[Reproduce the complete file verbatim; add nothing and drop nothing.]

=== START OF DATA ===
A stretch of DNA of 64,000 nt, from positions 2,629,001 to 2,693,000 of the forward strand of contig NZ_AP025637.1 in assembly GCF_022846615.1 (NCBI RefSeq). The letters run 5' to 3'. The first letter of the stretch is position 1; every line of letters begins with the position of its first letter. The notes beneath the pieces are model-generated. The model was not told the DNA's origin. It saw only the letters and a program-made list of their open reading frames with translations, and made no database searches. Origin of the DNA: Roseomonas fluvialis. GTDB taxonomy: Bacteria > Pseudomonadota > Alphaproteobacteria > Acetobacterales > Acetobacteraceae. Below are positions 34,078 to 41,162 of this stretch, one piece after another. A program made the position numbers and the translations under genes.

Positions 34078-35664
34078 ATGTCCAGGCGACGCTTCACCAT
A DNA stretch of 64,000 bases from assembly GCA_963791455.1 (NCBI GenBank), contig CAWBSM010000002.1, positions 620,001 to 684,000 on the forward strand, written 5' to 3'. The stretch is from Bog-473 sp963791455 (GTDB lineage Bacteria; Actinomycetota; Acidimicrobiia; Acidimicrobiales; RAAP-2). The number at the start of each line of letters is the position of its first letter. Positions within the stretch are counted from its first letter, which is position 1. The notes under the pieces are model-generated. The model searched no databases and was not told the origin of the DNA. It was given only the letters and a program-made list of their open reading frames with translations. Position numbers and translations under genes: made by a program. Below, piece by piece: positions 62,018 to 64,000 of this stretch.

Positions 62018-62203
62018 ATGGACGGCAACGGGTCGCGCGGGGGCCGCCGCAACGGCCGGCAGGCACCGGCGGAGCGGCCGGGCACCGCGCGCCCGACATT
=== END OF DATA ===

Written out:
A stretch of DNA of 64,000 nt, from positions 2,629,001 to 2,693,000 of the forward strand of contig NZ_AP025637.1 in assembly GCF_022846615.1 (NCBI RefSeq). The letters run 5' to 3'. The first letter of the stretch is position 1; every line of letters begins with the position of its first letter. The notes beneath the pieces are model-generated. The model was not told the DNA's origin. It saw only the letters and a program-made list of their open reading frames with translations, and made no database searches. Origin of the DNA: Roseomonas fluvialis. GTDB taxonomy: Bacteria > Pseudomonadota > Alphaproteobacteria > Acetobacterales > Acetobacteraceae. Below are positions 34,078 to 41,162 of this stretch, one piece after another. A program made the position numbers and the translations under genes.

Positions 34078-35664
34078 ATGTCCAGGCGACGCTTCACCAT
A DNA stretch of 64,000 bases from assembly GCA_963791455.1 (NCBI GenBank), contig CAWBSM010000002.1, positions 620,001 to 684,000 on the forward strand, written 5' to 3'. The stretch is from Bog-473 sp963791455 (GTDB lineage Bacteria; Actinomycetota; Acidimicrobiia; Acidimicrobiales; RAAP-2). The number at the start of each line of letters is the position of its first letter. Positions within the stretch are counted from its first letter, which is position 1. The notes under the pieces are model-generated. The model searched no databases and was not told the origin of the DNA. It was given only the letters and a program-made list of their open reading frames with translations. Position numbers and translations under genes: made by a program. Below, piece by piece: positions 62,018 to 64,000 of this stretch.

Positions 62018-62203
62018 ATGGACGGCAACGGGTCGCGCGGGGGCCGCCGCAACGGCCGGCAGGCACCGGCGGAGCGGCCGGGCACCGCGCGCCCGACATT